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Ian Brown

Early life

Ian was born in Adelaide on 28 May 1917 and attended the Peters College, Adelaide from 1926 to 1935. In his final year at school he won prizes in chemistry, physics and mathematics.

Tertiary education and early career

In 1936 he started a science course at the University of Adelaide, but had to discontinue his studies in that year because of injuries to leg and later his hands. He re-commenced in 1937 and was awarded a Second Class Honours Degree in Organic Chemistry in 1940.

In January 1941 he was employed as an assistant chemist in the Birkenhead laboratory of the Shell Company but resigned in July of that year to tale a similar position with Beckers Pty Ltd, where he helped with the design and development of the Caffeine plant.

He resigned from this company in March 1942, for personal reasons.¬†From documents accompanying his later application to the position of assistant research officer at CSIR, the personal reasons were connected with a perceived lack of safety precaution at the Beckers’ plant.

Time at CSIRO

Ian commenced at CSIR on 20 July 1942, assisting D. R. Zeidler on the furfural project in the chemical engineering section. In 1947, he commenced a project on ‘the distillation of organic liquids’ and it was in areas related to this that he worked for the rest of his career.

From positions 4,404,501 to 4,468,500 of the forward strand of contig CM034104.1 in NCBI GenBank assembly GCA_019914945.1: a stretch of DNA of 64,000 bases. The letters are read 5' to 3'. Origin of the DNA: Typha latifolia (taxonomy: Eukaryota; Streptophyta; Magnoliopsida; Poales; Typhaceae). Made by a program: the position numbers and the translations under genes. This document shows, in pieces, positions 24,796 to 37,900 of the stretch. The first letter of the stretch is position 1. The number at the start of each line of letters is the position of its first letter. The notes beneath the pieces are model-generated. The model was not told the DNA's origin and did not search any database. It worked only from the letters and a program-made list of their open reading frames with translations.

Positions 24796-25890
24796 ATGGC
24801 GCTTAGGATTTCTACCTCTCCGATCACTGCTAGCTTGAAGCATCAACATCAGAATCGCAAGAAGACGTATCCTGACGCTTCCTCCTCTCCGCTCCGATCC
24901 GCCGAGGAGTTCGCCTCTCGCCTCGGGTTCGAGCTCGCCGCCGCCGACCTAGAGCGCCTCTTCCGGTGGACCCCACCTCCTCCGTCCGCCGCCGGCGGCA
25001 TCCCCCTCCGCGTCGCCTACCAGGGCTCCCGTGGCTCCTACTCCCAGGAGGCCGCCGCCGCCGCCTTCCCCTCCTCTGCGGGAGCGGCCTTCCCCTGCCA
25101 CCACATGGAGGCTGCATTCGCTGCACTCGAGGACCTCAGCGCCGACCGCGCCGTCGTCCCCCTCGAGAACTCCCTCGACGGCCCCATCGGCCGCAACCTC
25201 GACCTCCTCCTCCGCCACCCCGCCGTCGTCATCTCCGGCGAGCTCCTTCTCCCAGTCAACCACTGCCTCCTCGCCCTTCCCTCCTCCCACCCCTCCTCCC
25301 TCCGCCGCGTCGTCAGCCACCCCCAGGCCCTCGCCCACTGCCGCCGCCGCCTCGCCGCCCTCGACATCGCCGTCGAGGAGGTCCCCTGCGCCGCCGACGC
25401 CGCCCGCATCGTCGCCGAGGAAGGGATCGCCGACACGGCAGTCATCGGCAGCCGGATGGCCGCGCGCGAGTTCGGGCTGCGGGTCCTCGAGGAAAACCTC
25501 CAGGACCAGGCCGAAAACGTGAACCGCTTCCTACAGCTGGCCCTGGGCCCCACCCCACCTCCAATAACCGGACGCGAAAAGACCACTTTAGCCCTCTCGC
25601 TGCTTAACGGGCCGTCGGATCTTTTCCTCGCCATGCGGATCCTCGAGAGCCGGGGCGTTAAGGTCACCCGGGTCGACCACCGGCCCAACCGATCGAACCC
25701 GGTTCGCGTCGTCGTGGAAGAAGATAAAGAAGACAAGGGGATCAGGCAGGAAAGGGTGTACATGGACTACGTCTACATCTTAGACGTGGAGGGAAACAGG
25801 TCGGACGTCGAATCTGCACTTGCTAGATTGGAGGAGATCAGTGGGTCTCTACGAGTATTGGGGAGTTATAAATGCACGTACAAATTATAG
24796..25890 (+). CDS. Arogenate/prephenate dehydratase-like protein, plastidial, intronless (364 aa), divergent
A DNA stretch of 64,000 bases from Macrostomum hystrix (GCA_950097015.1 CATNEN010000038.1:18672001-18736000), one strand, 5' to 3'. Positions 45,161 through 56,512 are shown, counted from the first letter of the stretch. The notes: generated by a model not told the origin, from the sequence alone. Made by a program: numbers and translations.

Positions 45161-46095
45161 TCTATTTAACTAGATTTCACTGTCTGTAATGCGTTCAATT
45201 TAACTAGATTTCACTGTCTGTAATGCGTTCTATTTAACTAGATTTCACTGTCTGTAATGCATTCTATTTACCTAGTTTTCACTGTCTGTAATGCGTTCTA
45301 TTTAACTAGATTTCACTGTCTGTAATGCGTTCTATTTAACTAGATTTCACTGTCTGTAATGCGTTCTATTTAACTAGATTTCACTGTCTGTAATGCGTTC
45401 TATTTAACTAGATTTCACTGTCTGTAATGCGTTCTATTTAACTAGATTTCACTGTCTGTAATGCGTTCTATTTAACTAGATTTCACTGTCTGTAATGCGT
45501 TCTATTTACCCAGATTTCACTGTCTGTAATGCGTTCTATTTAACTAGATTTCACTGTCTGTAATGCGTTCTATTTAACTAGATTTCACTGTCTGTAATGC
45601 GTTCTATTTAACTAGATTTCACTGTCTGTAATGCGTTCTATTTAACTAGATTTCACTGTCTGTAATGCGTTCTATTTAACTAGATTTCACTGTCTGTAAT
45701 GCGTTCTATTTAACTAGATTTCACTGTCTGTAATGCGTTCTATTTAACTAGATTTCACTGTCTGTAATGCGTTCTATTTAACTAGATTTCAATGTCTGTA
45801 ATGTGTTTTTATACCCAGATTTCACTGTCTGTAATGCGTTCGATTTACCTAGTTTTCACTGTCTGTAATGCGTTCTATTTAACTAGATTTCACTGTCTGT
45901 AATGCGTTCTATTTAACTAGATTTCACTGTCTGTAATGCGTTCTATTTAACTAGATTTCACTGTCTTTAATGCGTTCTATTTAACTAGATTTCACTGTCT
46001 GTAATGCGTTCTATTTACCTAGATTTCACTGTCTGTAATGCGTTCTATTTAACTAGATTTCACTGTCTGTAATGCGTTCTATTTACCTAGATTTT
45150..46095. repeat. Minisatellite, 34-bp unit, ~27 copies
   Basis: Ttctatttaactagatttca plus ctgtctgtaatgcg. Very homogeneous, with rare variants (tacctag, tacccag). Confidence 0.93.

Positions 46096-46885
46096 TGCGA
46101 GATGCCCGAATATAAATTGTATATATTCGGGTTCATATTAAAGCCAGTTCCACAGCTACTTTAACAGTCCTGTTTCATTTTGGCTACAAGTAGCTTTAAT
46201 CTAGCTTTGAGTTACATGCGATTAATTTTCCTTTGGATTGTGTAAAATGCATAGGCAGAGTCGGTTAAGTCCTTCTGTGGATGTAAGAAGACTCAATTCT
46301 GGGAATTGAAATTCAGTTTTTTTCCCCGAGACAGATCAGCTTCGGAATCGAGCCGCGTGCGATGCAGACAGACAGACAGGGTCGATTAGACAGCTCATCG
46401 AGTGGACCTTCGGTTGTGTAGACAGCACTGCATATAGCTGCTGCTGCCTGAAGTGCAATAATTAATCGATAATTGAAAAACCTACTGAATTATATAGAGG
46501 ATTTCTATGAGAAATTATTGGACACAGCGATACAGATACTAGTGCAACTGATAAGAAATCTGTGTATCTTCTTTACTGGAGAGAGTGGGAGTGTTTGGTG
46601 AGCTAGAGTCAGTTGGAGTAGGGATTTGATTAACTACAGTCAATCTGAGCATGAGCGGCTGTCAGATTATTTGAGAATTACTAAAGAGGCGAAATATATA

Ian’s high standards with regard to the measurement of the physical properties of very pure compounds was recognised worldwide. In 1963 he was invited to write a chapter on nonelectrolytes for the Annual Review of Physical Chemistry and this was published in 1965.

In 1965 he accepted an invitation to become a Titular Member (the highest grade) of the IUPAC Commission on Data and Standards and served on this Commission with distinction for the maximum allowable period of eight years.

In 1966 he was awarded a DSc by the University of Adelaide.

Ian’s work was characterised by an extraordinary patience and persistence. This was exemplified by his work on the design of the Division of Applied Organic Chemistry building at Clayton.

He was on one of the first people to try and calculate the flow of air required in a laboratory to ensure a safe environment. Over twenty years and several designs layer, the final building was completed. It is a pity that Ian did not live to see the finish of the project.

Honours and awards

1966 Doctor of Science (DSc) from the University of Adelaide

Source

Adapted from a submission by Tom Spurling to CoResearch, CSIRO’s staff newsletter (no. 307 October 1987), p. 8.

Related information

http://www.eoas.info/biogs/P000269b.htm